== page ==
It will indeed be understood, as can be seen in FIGS. 3 and 6, that the sliding of the inner sleeve 6 causes the thrust portions 8 and 9 of the latter to slide between the branches 10 and 11 of the outer sleeve 5 from an active position (FIG. 3) between the bosses 10b and 11b of the branches of the outer sleeve, to a retracted position (FIG. 6) in a slot portion between the branches whose width is larger than the distance between the bosses 10b and 11b so that these thrust portions no longer prevent the branches of the outer sleeve from moving toward one another and thereby hooking the tubular element 1 on the spigot 2.
Note in this respect that the projecting hooking portions 10a and 11a of these branches may have inclined faces facilitating their engagement and improving the maintenance of the tubular element on the spigot.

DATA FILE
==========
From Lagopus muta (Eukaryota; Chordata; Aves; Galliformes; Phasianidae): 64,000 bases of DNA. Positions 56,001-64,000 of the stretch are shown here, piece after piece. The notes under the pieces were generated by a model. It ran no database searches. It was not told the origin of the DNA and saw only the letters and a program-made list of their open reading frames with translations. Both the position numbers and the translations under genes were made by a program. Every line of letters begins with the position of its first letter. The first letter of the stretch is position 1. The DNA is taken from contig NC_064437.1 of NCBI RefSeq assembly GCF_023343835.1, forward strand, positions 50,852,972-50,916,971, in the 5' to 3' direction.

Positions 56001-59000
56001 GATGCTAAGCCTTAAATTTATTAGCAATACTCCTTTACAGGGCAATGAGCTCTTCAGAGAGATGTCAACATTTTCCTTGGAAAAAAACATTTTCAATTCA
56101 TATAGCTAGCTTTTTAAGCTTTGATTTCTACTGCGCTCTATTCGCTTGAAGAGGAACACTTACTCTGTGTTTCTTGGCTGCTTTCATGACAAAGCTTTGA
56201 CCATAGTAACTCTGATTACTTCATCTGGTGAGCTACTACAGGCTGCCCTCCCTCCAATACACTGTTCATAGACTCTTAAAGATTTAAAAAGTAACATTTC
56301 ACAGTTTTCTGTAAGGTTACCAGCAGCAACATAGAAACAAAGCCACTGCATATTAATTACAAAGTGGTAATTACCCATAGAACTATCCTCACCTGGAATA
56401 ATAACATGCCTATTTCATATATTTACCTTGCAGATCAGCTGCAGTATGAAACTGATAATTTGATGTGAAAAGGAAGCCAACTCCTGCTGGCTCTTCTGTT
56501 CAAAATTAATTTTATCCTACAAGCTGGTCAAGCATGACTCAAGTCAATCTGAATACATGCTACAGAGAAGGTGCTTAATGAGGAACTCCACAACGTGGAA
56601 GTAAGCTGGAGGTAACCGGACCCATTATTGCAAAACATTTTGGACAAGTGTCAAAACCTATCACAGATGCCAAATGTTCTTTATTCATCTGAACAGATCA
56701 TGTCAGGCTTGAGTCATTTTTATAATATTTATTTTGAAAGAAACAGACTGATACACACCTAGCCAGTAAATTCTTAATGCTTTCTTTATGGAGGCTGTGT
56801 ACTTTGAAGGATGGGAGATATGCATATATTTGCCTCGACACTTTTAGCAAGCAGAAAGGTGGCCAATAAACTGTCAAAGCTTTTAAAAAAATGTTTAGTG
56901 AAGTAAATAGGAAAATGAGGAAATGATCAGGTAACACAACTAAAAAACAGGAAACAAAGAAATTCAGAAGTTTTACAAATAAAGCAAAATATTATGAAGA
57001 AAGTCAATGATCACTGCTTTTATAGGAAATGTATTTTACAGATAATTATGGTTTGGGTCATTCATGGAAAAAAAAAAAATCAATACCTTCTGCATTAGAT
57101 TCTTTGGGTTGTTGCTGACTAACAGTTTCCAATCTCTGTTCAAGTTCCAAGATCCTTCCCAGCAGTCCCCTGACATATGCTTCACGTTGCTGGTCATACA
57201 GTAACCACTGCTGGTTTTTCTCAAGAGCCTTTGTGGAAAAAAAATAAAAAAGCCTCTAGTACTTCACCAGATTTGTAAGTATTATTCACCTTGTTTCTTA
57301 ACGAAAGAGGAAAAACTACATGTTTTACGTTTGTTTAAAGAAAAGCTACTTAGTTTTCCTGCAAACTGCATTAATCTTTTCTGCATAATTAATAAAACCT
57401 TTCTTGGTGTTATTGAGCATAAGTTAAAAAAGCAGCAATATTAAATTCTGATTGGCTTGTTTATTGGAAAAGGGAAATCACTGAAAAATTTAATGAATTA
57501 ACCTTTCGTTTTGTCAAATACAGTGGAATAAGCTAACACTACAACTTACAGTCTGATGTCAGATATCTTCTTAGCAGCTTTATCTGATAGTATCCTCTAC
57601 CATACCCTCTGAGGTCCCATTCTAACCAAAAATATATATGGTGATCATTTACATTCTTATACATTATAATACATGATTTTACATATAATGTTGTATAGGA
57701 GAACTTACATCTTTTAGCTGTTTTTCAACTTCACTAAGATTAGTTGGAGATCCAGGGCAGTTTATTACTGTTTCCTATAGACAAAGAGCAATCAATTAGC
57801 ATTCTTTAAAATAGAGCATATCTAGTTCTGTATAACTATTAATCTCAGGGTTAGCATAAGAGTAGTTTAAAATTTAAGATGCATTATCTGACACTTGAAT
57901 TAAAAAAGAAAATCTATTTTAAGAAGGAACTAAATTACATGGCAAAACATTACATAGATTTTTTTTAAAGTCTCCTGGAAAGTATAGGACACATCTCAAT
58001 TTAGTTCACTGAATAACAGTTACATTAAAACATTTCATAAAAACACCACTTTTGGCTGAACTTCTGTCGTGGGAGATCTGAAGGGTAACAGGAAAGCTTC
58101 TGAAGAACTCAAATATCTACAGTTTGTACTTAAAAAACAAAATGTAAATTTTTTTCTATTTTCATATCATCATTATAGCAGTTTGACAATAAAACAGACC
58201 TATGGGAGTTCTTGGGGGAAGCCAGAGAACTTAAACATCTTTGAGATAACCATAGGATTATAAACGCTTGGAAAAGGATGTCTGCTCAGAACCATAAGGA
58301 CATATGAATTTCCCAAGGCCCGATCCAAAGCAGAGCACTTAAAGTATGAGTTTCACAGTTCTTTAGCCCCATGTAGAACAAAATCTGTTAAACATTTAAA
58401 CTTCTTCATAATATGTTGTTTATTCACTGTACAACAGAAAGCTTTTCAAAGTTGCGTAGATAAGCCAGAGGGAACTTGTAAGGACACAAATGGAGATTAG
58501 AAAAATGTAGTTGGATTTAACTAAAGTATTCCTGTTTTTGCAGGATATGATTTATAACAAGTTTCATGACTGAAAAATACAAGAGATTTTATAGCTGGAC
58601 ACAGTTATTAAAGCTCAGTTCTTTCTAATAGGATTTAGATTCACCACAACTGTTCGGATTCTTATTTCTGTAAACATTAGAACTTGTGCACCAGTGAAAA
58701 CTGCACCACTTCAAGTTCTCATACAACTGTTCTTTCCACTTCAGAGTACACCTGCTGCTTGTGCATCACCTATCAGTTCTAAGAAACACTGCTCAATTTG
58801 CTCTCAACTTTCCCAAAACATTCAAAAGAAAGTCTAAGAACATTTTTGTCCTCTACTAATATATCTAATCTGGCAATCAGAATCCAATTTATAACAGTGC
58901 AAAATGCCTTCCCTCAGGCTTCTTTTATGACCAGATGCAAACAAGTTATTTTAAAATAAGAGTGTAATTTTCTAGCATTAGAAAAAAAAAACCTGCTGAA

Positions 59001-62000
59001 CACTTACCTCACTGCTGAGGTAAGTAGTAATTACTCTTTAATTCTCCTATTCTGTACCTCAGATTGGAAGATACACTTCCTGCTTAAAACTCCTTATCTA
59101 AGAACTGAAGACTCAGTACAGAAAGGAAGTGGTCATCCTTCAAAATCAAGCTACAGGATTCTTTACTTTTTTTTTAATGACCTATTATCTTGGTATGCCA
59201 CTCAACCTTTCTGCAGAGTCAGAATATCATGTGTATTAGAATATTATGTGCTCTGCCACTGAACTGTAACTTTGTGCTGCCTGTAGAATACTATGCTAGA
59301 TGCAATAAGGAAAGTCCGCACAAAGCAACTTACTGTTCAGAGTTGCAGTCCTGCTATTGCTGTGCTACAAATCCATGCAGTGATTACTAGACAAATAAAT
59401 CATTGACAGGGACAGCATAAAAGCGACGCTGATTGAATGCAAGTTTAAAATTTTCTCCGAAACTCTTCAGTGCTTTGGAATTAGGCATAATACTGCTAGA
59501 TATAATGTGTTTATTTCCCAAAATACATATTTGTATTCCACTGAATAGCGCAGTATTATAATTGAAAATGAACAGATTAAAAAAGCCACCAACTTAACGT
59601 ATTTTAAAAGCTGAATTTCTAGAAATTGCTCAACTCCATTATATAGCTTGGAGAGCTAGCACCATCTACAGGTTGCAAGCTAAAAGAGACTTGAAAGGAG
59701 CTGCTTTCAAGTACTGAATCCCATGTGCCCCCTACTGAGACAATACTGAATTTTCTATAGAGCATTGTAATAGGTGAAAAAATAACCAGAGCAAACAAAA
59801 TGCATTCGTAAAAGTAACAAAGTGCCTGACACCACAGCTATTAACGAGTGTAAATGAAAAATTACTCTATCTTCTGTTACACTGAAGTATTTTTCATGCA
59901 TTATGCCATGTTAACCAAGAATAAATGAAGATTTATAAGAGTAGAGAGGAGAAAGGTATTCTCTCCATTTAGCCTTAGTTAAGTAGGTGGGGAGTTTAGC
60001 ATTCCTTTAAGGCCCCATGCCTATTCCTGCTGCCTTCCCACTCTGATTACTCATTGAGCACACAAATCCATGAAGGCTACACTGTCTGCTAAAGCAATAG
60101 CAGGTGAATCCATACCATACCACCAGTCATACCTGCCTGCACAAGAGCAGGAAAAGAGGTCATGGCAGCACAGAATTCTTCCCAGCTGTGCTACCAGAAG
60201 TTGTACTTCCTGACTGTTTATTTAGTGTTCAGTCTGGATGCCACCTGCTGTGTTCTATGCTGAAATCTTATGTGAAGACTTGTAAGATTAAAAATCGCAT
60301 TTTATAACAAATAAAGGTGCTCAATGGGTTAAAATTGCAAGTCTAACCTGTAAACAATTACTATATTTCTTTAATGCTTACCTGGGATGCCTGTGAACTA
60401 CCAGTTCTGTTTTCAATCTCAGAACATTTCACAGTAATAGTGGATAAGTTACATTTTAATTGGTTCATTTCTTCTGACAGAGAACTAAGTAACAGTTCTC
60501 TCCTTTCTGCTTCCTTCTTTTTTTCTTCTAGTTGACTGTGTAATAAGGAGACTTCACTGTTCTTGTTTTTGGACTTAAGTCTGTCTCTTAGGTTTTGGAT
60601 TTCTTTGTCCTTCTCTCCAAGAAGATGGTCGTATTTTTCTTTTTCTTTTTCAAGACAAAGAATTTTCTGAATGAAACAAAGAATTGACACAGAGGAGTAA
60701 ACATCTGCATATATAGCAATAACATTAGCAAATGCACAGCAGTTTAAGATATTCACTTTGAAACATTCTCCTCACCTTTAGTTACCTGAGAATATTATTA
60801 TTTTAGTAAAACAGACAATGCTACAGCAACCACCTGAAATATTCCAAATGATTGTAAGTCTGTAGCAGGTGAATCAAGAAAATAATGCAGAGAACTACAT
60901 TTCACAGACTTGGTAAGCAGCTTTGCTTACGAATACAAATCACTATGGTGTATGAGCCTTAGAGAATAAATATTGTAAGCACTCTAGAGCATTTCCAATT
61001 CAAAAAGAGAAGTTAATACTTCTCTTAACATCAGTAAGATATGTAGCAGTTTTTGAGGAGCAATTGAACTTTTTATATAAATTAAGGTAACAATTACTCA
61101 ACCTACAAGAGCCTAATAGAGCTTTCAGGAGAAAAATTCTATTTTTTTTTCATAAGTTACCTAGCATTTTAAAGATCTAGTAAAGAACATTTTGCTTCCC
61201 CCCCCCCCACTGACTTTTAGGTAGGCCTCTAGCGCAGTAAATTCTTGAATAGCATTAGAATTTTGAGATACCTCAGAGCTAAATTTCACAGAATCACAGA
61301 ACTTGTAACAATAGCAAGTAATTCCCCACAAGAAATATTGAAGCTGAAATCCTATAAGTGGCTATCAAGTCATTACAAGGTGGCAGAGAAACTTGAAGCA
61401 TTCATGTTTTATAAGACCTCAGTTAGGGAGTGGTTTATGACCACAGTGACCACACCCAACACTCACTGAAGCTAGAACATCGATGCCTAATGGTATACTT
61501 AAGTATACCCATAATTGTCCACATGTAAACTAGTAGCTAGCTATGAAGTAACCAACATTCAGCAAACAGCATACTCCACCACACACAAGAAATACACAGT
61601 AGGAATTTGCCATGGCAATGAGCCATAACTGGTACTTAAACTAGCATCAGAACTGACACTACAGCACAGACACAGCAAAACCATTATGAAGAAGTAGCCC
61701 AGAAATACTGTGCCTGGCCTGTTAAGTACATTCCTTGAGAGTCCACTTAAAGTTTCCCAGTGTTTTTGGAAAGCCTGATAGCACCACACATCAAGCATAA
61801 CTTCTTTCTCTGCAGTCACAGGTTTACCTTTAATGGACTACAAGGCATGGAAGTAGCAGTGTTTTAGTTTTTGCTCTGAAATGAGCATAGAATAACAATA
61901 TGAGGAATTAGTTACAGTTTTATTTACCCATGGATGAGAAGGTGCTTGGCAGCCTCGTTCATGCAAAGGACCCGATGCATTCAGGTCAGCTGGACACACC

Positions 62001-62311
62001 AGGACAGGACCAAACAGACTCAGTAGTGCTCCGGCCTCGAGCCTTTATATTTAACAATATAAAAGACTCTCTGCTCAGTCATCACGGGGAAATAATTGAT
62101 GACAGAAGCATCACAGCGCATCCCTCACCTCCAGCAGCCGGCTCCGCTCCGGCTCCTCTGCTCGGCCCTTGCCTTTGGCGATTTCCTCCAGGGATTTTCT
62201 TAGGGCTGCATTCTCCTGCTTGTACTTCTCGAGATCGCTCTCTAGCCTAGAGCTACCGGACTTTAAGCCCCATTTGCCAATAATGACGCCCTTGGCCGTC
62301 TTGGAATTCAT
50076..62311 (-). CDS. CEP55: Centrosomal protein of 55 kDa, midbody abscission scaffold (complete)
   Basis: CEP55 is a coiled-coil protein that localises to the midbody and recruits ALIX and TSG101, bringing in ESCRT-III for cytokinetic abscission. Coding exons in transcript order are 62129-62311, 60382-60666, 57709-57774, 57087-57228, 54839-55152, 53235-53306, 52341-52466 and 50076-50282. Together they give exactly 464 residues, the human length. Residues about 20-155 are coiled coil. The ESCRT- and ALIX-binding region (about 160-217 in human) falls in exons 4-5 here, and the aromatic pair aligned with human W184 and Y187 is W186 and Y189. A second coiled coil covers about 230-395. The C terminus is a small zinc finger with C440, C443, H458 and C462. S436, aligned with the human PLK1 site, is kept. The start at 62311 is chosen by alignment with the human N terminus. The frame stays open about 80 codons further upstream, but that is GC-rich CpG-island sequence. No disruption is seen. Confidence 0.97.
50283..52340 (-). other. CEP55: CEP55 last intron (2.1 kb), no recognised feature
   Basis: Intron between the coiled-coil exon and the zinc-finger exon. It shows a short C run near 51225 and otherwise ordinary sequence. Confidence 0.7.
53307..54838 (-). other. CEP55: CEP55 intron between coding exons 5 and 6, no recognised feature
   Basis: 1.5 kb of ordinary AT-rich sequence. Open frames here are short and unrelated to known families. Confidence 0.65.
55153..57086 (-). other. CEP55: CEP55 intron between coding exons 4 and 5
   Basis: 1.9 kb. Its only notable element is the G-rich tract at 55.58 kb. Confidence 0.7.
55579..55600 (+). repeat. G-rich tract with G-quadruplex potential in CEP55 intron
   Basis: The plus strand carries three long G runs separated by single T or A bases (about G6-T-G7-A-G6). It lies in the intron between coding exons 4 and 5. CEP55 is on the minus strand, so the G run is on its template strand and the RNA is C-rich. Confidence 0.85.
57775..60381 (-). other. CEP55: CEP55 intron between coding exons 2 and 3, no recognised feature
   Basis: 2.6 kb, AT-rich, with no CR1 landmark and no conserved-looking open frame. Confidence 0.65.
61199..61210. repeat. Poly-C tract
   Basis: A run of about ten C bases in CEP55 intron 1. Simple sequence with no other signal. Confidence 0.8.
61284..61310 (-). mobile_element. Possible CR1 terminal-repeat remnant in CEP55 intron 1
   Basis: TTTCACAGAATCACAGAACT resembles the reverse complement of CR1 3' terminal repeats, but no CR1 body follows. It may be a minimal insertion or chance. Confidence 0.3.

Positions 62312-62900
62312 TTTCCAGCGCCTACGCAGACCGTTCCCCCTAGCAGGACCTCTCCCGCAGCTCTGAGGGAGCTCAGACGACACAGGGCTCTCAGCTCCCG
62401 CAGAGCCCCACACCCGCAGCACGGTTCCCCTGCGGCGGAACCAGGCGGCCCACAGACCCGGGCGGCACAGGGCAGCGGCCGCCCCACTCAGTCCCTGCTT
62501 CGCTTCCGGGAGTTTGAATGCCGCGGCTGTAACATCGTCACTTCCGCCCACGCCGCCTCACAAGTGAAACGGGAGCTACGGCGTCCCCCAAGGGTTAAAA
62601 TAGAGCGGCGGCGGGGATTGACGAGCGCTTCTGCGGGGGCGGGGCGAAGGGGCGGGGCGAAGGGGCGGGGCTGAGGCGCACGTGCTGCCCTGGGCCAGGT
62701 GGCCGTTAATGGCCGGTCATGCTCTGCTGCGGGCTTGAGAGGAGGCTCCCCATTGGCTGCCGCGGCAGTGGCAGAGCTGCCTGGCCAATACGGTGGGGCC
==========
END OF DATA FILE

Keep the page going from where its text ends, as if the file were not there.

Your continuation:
It will of course be clear that other embodiments of the thrust portions of the inner sleeve may be envisaged.
Note also that, in the mounting position, the outer sleeve has a generally frustoconical shape which is open in the direction toward the tubular element for facilitating its engagement on the spigot.
It is also clear that, although in the described embodiment the inner sleeve 6 comprises thrust portions 8 and 9 for maintaining spaced apart or releasing the branches 10 and 11 of the outer sleeve 5, the maintenance of the branches in a position spaced further away from the spigot and the releasing of these branches may be achieved by any other part of the inner sleeve, such as for example an end portion of the latter against which the projecting hooking portions 10a and 11a of the branches 10 and 11 of the outer sleeve 5 bear in the mounting position.